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How to Talk About the Election at Work

HR professionals share their tips for navigating this tricky time.

By Madeleine Kim

These days, thinking about the upcoming election feels inescapable. November 3rd stars in my stress dreams and graces my T-shirts. And I think about it during work, too. But does that mean it’s okay to strike up a conversation about it with my co-workers? I mean, it’s kind of impossible not to…

This year’s election is unusual in that it’s set against the backdrop of a global pandemic and a national reckoning over systemic racism in our country. And both individuals and the companies they work for have had to address those things head on. “This long-overdue moment, after the murder of George Floyd, is unlike anything we have ever seen in terms of resetting expectations around equity and inclusion in workplaces,” says Kia Roberts, Principal and Founder of Triangle Investigations. Indeed, M.M.LaFleur, like many other companies, has spent the past few months developing an updated plan to fight racism in the workplace, and our work is far from done.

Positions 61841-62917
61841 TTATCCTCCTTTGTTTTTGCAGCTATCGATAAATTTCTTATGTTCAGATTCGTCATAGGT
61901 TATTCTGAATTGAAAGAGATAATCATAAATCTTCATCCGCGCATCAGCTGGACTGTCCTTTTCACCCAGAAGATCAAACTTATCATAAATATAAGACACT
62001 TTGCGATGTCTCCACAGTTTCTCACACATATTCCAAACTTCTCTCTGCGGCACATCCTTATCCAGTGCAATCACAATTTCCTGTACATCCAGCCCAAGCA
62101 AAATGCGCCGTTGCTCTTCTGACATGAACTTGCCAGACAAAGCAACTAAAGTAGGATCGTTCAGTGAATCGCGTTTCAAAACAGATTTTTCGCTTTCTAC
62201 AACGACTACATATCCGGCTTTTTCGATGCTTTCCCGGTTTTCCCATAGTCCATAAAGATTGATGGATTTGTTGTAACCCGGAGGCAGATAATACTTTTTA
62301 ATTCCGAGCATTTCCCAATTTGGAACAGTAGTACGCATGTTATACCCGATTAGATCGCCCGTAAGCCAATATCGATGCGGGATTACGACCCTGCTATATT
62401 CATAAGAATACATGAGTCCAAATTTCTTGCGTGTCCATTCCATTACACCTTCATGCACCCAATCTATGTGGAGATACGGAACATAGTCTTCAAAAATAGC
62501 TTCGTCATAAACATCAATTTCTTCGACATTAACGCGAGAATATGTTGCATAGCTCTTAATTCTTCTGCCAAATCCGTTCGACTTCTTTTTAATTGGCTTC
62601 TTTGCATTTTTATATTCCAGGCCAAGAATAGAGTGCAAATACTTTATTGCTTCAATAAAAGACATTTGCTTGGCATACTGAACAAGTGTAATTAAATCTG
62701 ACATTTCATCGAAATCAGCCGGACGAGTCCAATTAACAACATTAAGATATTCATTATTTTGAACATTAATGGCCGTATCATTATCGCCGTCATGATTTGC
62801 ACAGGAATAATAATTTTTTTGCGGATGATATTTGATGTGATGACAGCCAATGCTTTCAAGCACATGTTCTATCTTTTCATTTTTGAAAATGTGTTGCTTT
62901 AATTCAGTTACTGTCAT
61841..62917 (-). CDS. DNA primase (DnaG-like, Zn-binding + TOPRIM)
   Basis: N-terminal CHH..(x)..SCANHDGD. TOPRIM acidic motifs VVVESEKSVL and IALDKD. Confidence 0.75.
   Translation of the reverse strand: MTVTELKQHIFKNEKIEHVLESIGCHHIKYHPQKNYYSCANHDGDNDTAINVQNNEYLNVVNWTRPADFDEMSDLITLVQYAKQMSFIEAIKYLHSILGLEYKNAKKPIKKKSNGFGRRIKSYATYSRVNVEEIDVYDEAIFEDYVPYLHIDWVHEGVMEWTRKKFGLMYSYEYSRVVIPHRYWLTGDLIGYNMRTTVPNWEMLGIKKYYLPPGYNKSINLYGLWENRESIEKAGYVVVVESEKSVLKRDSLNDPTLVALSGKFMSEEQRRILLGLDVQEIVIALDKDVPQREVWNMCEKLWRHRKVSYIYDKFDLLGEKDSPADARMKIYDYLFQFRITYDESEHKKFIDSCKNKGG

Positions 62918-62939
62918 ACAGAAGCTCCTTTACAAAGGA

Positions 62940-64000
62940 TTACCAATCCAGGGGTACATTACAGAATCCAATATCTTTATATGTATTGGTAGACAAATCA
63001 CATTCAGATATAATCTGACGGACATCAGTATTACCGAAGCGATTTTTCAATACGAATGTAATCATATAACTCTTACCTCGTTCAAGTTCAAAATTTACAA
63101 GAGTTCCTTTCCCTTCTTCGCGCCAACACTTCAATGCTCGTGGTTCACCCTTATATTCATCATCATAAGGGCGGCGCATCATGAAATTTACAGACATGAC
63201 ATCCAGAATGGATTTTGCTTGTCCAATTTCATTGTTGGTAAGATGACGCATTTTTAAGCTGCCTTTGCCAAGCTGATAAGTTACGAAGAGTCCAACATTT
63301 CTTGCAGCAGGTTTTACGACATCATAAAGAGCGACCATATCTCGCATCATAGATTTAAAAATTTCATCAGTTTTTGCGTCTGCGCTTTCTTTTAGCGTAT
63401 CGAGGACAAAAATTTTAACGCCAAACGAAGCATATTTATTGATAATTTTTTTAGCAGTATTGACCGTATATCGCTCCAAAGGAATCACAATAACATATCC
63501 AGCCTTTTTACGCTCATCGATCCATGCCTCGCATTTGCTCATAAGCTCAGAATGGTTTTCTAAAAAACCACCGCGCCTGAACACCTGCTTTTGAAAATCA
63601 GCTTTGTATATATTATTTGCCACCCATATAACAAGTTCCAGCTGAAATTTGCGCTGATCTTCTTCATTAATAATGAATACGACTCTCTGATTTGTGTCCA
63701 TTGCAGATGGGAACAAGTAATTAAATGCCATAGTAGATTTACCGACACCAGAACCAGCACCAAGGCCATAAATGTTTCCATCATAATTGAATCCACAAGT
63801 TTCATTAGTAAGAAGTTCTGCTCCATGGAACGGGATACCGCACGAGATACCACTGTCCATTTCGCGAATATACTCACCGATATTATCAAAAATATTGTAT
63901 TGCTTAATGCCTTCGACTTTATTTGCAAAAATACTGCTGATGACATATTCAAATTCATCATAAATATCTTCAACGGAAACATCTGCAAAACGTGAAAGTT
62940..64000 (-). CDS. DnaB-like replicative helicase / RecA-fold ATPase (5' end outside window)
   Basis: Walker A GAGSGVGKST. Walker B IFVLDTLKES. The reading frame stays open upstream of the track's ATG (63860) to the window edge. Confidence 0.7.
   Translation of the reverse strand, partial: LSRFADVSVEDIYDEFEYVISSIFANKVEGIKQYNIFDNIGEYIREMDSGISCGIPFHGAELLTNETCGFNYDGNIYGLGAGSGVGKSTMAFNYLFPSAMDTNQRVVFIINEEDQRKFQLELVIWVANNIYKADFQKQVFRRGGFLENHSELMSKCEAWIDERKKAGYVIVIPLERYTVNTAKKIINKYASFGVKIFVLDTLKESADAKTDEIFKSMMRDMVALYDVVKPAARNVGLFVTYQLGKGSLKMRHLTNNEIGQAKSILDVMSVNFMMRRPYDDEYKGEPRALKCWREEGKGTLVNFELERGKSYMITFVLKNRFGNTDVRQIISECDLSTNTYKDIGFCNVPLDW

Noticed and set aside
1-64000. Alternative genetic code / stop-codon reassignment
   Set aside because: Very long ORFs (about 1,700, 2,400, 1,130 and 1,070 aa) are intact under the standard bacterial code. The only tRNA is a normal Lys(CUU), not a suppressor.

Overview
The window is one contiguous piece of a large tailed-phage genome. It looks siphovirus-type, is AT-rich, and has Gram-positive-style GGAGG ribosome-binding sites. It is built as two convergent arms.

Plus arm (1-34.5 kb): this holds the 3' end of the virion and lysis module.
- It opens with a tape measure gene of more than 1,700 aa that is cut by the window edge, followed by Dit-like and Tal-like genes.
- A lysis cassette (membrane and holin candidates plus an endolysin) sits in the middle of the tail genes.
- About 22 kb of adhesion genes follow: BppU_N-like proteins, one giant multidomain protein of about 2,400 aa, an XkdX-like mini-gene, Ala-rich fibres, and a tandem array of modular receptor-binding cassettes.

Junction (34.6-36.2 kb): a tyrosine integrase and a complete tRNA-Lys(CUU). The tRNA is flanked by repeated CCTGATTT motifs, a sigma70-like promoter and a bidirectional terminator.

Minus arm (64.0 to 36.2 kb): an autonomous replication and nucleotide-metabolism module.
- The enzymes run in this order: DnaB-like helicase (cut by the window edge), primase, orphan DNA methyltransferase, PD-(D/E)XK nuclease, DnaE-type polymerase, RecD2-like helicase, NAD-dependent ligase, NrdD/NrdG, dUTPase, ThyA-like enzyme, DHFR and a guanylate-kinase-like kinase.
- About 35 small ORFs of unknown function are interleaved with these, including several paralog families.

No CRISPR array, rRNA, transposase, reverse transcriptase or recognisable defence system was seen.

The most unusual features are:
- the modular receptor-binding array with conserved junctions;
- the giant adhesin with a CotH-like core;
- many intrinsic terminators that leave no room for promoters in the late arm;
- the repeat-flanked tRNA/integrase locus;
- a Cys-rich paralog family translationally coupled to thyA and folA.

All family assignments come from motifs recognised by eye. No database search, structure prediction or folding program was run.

“Let’s just say it straight,” says Roberts, “For many employees, especially BIPOC and LGBTQ+ employees, President Trump, the Trump brand, and the Republican Party have become completely synonymous with racism, bigotry, hatred, and violence. I cannot overstate how many inquiries/investigations we currently have due to employees complaining of co-workers publicly stating their support for President Trump and his policies.”

There are many wrong ways to talk about politics at work—but what is the best way to have a professional conversation about the upcoming election? I tapped a few HR professionals to weigh in.

Keep an Open Mind